>>     g: someSuperValue = 3, someValue = 4, someSubValue = 5
>>
>> The query results are then:
>>
>> new ArrayList(broker.getCollectionByQuery(new
>> QueryByCriteria(ObjectRepository.G.class)) = ArrayList  (id=77)
>>  elementData= Object[1]  (id=78)
>>   [0]= ObjectRepository$G  (id=95)
>>    id= 1071
>>    someSubValue= 5
>>    someSuperValue= 3
>>    someValue= 4
>>  modCount= 0
>>  size= 1
>>
>> new ArrayList(broker.getCollectionByQuery(new
>> QueryByCriteria(ObjectRepository.F.class)) = ArrayList  (id=84)
>>  elementData= Object[3]  (id=86)
>>   [0]= ObjectRepository$F  (id=96)
>>    id= 1069
>>    someSuperValue= 1
>>    someValue= 2
>>   [1]= ObjectRepository$F  (id=97)                       [ mutant g ]
>>    id= 1072
>>    someSuperValue= 3
>>    someValue= 4
>>   [2]= ObjectRepository$G  (id=95)
>>    id= 1071
>>    someSubValue= 5
>>    someSuperValue= 3
>>    someValue= 4
>>  modCount= 0
>>  size= 3
>>
>> new ArrayList(broker.getCollectionByQuery(new
>> QueryByCriteria(ObjectRepository.E.class)) = ArrayList  (id=91)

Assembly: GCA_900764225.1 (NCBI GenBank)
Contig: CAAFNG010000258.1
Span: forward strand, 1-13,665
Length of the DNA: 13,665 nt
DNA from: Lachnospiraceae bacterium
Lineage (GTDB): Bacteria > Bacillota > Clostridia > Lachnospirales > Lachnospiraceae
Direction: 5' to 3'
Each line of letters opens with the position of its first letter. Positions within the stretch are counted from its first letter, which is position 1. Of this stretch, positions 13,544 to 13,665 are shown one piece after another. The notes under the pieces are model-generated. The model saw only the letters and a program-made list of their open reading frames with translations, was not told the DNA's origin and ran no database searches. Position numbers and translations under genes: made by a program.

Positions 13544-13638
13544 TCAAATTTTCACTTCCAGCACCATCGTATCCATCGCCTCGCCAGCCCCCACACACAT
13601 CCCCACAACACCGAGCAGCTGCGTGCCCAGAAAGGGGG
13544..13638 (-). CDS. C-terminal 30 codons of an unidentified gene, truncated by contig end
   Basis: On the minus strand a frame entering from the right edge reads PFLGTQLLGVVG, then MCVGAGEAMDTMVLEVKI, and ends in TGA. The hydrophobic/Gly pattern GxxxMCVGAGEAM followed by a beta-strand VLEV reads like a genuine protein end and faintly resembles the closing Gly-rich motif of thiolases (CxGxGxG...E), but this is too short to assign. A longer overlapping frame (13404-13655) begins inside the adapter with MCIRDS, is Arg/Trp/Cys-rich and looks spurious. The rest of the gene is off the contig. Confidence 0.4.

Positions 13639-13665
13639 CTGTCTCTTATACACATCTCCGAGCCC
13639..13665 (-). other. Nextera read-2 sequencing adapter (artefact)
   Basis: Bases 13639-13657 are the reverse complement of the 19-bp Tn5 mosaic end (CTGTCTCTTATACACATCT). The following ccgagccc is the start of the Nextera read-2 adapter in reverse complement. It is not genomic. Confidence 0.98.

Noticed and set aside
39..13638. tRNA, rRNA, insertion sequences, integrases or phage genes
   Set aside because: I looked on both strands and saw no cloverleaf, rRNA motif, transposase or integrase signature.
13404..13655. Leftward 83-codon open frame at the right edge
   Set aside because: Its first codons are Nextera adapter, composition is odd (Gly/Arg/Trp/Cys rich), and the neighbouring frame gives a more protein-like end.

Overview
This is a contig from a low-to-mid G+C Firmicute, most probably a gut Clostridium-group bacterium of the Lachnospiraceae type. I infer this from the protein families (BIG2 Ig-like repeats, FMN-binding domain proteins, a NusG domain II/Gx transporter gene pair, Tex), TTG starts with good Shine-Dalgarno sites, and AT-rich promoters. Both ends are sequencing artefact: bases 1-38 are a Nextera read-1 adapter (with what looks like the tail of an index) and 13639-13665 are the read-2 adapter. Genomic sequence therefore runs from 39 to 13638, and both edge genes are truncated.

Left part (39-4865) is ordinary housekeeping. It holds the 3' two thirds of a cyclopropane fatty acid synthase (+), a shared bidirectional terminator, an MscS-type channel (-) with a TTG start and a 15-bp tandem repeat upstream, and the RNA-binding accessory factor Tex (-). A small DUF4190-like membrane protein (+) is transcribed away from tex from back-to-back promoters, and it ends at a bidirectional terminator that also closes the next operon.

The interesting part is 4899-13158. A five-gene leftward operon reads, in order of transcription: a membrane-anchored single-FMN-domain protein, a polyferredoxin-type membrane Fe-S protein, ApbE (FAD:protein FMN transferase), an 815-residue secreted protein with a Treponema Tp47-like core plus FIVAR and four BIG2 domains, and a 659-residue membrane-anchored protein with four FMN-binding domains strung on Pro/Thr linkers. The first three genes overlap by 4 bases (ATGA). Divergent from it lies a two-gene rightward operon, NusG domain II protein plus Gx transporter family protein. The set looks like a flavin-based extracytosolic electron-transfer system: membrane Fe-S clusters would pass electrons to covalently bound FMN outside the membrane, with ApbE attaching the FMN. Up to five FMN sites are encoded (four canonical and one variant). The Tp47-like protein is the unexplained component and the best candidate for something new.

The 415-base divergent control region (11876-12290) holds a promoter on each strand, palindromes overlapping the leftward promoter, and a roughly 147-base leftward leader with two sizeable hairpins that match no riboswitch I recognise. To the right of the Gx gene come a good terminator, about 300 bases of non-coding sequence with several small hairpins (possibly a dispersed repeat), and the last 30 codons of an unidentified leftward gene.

>>  elementData= Object[5]  (id=92)
>>   [0]= ObjectRepository$E  (id=98)                       [ 
>> mega-mutant f ]
>>    id= 1070
>>    someSuperValue= 1
>>   [1]= ObjectRepository$E  (id=99)                       [ 
>> mega-mutant g ]
>>    id= 1073
>>    someSuperValue= 3
>>   [2]= ObjectRepository$F  (id=96)
>>    id= 1069
>>    someSuperValue= 1
>>    someValue= 2
>>   [3]= ObjectRepository$F  (id=97)                       [ mutant g ]
>>    id= 1072
>>    someSuperValue= 3
>>    someValue= 4
>>   [4]= ObjectRepository$G  (id=95)
>>    id= 1071
>>    someSubValue= 5
>>    someSuperValue= 3
>>    someValue= 4
>>  modCount= 0
>>  size= 5
>>
>> The query against G returns the right result, ie: the instance g.  
>> The query
>> against F returns both f and g, as expected, but also returns an 
>> instance
>> 'mutant-g' (of type F) that never existed in the first place!  The 
>> query
>> against E returns both f and g, as expected, but also returns a 
>> couple of
>> mega-mutants for f and g (of type E) and the not-so-mega-mutant-g (of 
>> type
>> F), none of which ever existed in the first place!
>>
>> Is this really the expected behaviour?
>>
>> If the answer is no then I should also be able to set up similar 
>> extents for
>> the E <|---F1 <|--- G1 hierarchy but using extent clauses with these 
>> classes
>> is broken.  [ This last statement, and its justification, is a part of
>> Jakob's and my discussions that isn't recorded in this post. It can 
>> easily
>> be verified by adding extent clauses to E and F1 and watching some of 
>> the
>> AnonymousFieldsTest fail. ]
>>
>>
>> Brendan
>>
>>
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>>
>
>